Appraisal management companies frustrate brokers

by Justin da Rosa21 Aug 2015
It’s the topic the media isn’t covering and the one every mortgage player wants to read about, according to a seasoned originator.

The HVCC appraisal guidelines – which have led to an influx of appraisal management companies – have been in place for years, but industry players are still struggling with inaccurate appraisals that slow down the originations process.

You often don’t hear anything good about appraisal management companies, Paul Deschaine of Maine Home Mortgage told Mortgage Professional America, arguing the appraisers appointed by these companies often lack knowledge of local markets and provide inaccurate assessments.

They also often cost the client more and result in slower origination turnaround, some industry players argue.

“A deal I started in April is just now closing because the lender kept rejecting inaccurate appraisals,” Deschaine said.

Appraisal management companies have become prevalent since the Home Valuation Code of Conduct took effect in May 2009. The guidelines were meant to ensure appraisers aren’t influenced by the lenders or brokers, and they do provide the benefit of removing a task from brokers’ origination processes. 

For his part, one player has found more success with smaller appraisal companies.

“We’ve worked with good and bad versions of (AMCs),” Roger Steur of Principal Mortgage said. “The bigger the department or the bigger the AMC, the more hoops and likely that’s where (the) frustration lies.”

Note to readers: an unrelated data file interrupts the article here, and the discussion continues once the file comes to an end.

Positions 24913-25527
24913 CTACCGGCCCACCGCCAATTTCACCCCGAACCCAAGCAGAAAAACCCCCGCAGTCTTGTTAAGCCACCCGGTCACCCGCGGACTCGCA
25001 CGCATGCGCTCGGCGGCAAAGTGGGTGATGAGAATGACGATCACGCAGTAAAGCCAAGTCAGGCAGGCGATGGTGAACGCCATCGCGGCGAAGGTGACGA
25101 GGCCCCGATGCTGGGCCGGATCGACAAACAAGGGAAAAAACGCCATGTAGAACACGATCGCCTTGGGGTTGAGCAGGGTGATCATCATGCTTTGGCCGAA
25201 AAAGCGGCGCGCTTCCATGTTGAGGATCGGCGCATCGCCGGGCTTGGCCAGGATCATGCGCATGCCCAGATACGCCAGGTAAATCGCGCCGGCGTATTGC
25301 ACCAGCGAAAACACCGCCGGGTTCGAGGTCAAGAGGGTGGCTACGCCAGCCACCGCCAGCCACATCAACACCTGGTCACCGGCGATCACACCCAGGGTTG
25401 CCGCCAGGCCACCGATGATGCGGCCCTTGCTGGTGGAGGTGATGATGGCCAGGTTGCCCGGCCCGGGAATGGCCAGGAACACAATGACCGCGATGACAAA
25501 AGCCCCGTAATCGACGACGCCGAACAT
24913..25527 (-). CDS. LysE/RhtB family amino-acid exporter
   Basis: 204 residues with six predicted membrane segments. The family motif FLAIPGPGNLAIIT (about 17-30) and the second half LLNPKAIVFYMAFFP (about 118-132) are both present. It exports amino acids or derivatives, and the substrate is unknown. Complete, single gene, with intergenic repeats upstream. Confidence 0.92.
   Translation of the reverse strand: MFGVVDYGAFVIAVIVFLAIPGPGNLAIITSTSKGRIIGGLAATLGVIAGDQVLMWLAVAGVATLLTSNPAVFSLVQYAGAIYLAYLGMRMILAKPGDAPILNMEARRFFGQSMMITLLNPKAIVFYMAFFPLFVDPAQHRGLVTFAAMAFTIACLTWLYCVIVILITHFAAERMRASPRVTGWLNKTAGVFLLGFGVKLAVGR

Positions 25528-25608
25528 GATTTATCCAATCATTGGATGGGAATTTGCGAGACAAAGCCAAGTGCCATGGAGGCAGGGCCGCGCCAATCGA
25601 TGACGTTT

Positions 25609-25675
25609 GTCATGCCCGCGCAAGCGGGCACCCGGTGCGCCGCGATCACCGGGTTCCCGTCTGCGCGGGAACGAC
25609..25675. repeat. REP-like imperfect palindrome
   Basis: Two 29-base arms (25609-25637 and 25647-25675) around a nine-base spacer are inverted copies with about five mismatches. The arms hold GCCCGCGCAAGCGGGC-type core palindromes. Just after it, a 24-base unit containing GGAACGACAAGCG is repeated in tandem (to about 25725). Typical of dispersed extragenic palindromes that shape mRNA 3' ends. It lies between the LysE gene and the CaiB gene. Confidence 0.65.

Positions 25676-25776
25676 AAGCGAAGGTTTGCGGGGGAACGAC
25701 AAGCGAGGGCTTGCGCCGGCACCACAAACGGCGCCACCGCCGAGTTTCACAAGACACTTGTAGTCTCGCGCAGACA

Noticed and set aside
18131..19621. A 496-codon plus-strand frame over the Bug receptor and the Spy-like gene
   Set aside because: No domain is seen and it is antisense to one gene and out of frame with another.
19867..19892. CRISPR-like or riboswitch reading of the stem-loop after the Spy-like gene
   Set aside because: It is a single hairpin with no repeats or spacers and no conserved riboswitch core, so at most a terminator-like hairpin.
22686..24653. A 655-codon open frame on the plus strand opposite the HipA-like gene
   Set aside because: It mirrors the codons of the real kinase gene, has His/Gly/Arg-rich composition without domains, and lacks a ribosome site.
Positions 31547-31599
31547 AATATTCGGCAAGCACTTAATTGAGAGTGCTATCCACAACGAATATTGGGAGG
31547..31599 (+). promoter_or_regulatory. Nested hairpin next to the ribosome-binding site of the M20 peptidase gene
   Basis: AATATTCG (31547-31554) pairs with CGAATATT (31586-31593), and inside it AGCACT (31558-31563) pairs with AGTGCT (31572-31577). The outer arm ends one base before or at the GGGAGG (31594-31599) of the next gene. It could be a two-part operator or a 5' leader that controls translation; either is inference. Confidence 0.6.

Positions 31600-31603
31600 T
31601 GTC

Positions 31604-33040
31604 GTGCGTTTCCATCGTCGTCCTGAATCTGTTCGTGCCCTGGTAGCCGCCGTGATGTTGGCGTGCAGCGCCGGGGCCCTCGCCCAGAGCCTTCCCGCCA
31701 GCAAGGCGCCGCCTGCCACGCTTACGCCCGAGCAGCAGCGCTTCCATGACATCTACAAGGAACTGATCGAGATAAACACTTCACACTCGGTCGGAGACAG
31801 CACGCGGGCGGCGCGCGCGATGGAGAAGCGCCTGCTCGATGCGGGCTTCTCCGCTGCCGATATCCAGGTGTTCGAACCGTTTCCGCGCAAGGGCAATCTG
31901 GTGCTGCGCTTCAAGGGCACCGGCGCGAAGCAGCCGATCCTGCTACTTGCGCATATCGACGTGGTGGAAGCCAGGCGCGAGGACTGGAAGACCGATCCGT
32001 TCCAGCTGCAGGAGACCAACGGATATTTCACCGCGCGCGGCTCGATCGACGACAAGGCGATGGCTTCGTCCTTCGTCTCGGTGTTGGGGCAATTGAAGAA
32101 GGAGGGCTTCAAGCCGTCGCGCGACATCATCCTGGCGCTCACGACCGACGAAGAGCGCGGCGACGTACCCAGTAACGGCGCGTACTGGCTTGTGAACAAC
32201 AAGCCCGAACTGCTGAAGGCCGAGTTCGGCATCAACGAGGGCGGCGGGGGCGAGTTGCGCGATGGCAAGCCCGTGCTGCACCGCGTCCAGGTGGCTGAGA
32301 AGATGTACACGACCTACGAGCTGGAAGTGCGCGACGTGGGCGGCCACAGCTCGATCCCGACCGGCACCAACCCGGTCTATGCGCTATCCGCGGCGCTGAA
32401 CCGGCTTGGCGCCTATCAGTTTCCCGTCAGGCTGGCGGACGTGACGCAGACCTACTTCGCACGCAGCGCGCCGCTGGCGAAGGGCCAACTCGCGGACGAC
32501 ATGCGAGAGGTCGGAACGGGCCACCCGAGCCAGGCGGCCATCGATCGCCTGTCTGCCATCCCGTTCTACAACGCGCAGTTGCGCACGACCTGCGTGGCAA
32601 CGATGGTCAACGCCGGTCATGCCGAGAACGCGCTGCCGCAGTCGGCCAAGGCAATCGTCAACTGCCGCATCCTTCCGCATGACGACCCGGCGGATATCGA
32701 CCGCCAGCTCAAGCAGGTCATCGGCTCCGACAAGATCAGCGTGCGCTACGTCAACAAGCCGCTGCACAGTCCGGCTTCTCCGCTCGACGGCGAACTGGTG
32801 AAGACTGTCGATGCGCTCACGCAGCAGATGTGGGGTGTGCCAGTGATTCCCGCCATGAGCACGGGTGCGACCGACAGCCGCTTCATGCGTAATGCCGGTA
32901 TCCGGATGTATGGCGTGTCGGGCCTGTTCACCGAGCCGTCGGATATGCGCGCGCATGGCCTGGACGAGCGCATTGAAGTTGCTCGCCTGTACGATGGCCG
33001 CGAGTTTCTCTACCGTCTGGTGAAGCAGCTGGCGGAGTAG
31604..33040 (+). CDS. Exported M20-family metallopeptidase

However, some players argue they sometimes result in inaccurate appraisals.

“The communication from AMCs is often poor, the process times are extended, and the reports aren’t always accurate,” Michael Pond, a loan officer with Envoy Mortgage told Mortgage Professional America. “And they’ve been commonplace for a while.”

However, Pond has been able to avoid using these companies because his company has a dedicated appraisal desk in his office.

“The desk we have in-house complies with the rules,” he said. “I don’t speak to the appraisers and I don’t choose which appraiser gets assigned.”

With that in-house desk, Pool and his colleagues are assured the appraisers are up-to-date on local real estate trends and that appraisals are accurate and processed in a timely manner. 


  • by george | 8/21/2015 8:30:50 AM

    way to cite a regulation (HVCC) that was retired in 2010 once Dodd Frank was signed into law. you've clearly done no research and at least you cited your name so that we can all see your ignorance

  • by J. Garten | 8/21/2015 10:53:23 AM

    We use a national AMC that does a very good job. They are constantly chasing appraisers for corrections, explanations, and more detail. So in my opinion we do not have a wide scale AMC problem.
    The problem seems to be that many independent appraisers are still resisting the detail changes that Freddie & Fannie now expect/require. Much thanks to those that are doing right! But, I do hope that that the appraisers who do not can find a way to get up to speed or get out of the business. The cheese has moved!

  • by Mark Cooper | 8/21/2015 11:14:41 AM

    The AMC's basically slow down the process and cost the consumers more money. They delay closings, homeowners have to get temp housing, rearrange moves $$ while they wait. Often appraisers don't show up on time (following dates in contract) and when the appraisal is inaccurate it takes days to weeks to get answers or corrections (more delays) Had a recent appraiser stop talking to AMC and all involved after taking assignment, the AMC fired her and reassigned cost the buyers days in temp housing and more to move.


Is TILA-RESPA a good or bad thing long term?